Whew -- talk about depressing headlines: "A great prophesy of Japan's demise. The frightening result of depopulation."
Then Shukan Jitsuwa (July 14) fearlessly plows ahead with the bad news. First of all, let's look at a paper on population statistics from the Ministry of Health, Labor and Welfare issued on June 3. After noting that 811,604 new infants were born in Japan during 2021, it pointed out that the average number of births per female had dropped for the sixth straight year, to 1.30.
With the acceleration of Japan's already low birth rate and aging of its population, the nation's future, in Shukan Jitsuwa's words, is zetsuboteki (hopeless).
"Twenty years from now, we'll be looking at a shortfall of 2 million care providers for the elderly," predicts professor Masahiro Yamada of Chuo University. "To fill that number would require half of the nation's new graduates every year. Paying costs for care won't be difficult for the wealthy, but for the rest, it won't be feasible. We'll be faced with the choice of either reducing services or relying on foreign labor; but as Japan becomes poorer, I don't know how we'll get foreign workers to come here."
The present situation, of elderly people caring for other elderly, has become a common occurrence, and this can only get worse, frets the writer, so increasing cases of kodokushi (dying alone) can be expected.
On May 7, Tesla CEO Elon Musk -- not exactly a Japan expert -- made headlines with a tweet that read, "At the risk of stating the obvious, unless something changes to cause the birthrate to exceed the death rate, Japan will eventually cease to exist. This would be a great loss for the world."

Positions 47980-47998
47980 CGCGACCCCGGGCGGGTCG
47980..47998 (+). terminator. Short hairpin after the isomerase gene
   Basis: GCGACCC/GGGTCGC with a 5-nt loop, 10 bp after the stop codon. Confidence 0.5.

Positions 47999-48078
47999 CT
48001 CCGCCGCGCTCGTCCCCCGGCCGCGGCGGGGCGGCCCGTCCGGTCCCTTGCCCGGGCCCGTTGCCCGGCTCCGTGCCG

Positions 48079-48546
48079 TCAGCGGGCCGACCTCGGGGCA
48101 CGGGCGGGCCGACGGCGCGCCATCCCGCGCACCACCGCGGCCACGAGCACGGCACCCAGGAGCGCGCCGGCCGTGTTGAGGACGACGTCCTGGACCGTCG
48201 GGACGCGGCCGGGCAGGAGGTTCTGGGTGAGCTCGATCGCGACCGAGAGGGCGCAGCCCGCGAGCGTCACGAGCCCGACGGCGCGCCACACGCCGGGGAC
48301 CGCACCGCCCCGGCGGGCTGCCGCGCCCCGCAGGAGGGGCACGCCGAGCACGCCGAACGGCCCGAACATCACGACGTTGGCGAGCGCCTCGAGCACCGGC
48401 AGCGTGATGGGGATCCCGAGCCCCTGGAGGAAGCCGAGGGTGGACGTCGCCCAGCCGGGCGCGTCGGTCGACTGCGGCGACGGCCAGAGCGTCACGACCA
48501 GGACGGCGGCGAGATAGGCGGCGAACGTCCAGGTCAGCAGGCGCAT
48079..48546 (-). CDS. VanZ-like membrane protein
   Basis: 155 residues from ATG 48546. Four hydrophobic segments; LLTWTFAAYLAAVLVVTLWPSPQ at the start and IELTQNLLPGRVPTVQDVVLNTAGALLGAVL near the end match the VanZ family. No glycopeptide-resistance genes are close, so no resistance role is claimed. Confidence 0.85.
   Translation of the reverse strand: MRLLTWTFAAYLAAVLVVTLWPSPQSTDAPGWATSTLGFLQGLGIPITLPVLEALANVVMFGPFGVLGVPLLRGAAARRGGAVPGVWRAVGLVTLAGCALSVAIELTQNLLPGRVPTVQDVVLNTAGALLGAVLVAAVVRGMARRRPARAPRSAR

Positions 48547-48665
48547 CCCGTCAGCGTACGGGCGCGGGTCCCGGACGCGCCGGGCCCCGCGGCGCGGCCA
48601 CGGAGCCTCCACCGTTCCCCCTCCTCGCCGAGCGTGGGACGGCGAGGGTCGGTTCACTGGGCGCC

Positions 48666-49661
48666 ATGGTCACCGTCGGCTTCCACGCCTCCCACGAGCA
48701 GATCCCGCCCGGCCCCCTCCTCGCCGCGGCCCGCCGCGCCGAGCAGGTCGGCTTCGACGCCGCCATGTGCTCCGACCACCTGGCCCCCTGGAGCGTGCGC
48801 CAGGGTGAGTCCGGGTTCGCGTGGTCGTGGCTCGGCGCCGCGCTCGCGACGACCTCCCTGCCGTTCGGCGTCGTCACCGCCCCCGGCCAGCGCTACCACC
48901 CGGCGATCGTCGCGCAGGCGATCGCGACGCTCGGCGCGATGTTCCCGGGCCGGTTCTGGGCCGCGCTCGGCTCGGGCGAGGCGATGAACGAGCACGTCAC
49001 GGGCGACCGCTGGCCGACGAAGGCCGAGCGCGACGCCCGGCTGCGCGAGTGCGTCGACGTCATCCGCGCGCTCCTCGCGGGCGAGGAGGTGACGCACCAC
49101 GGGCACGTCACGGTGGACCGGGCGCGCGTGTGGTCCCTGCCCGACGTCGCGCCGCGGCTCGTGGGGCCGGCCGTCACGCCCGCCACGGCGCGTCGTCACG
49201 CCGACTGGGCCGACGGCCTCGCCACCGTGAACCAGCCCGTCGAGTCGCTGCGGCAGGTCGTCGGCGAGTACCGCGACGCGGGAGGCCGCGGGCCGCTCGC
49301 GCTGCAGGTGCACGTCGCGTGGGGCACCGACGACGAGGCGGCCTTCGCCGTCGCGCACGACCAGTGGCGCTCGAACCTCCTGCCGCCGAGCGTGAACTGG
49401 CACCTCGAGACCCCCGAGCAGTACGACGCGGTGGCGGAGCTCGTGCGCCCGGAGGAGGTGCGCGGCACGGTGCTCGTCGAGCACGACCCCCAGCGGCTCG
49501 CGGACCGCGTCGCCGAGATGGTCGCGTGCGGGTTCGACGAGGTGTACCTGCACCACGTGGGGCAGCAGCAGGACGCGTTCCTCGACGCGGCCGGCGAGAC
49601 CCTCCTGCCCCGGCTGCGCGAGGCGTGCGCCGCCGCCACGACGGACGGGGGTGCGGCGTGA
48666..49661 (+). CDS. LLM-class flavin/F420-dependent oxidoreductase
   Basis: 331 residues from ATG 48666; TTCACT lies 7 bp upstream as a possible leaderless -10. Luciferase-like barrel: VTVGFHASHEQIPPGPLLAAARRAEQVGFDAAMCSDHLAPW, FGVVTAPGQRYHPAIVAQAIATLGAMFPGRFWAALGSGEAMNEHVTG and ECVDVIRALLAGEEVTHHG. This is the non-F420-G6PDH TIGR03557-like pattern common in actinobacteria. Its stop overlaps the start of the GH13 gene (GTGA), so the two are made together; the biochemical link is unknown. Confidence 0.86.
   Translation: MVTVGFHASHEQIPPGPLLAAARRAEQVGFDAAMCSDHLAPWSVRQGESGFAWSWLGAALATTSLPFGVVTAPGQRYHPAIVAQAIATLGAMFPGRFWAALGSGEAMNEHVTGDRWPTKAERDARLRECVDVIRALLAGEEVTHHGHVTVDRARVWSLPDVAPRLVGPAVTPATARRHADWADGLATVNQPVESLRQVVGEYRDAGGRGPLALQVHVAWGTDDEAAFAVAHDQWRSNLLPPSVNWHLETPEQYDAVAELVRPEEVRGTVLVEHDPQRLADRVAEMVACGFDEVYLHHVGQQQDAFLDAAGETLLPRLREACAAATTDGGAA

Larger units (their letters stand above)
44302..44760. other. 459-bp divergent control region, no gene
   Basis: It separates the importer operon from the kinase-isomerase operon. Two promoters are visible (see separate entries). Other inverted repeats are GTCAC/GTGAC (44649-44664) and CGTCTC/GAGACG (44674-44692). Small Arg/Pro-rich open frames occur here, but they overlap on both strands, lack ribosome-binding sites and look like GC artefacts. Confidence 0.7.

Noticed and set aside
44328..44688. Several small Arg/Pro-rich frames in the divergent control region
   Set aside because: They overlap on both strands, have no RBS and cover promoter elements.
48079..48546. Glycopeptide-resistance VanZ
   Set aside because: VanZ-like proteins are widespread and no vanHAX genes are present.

Part of the looming problem will be caused by the huge demographic bulge of the postwar baby boomers, born between 1947 to 1949, who are now turning 75 years of age. With the decline in hospital beds, as people in this group begin to die out, 400,000 or more stand to become "refugees with no place to die."
If the present trend continues, by 2040, Japan will have become a "super-aged society," in which the burden of supporting an elderly person will fall on one out of every 1.5 households.
While numerous factors figure in population decline, one of the main causes is clearly shortsighted policies aimed at encouraging families to procreate. According to a survey by Organisation for Economic Co-operation and Development (OECD), in 2017, Japan's outlays for child rearing relative to GDP were 1.79% -- below the OECD member average of 2.34% and, for example, less than half of the 3.6% spent by France.
"Take Hungary, for example, which to deal with a decline in births devotes just under 5% of its GDP to families," points out the aforementioned professor Yamada. "School tuition there is free, and home purchases are generously subsidized. In the case a fourth child is born, the family's taxes are permanently exempted.
"For Japan to match European countries in measures to encourage the birth rate, it would need to devote a quarter of its national budget," he added.
What's the main cause of decline in the country's birthrate? As Yamada puts it, "There have only been small, incremental changes in Japan's societal values from its postwar period of high economic growth, when the prevailing view was, 'the husbands went to work, and the wives remained home and did housework.'"
The magazine noted that in the run-up to the July 10 elections, none of the major parties proposed any new changes to their population policies, so whichever party wins will be moot. Japan, clearly, has embarked on a road to ruin.© Japan Today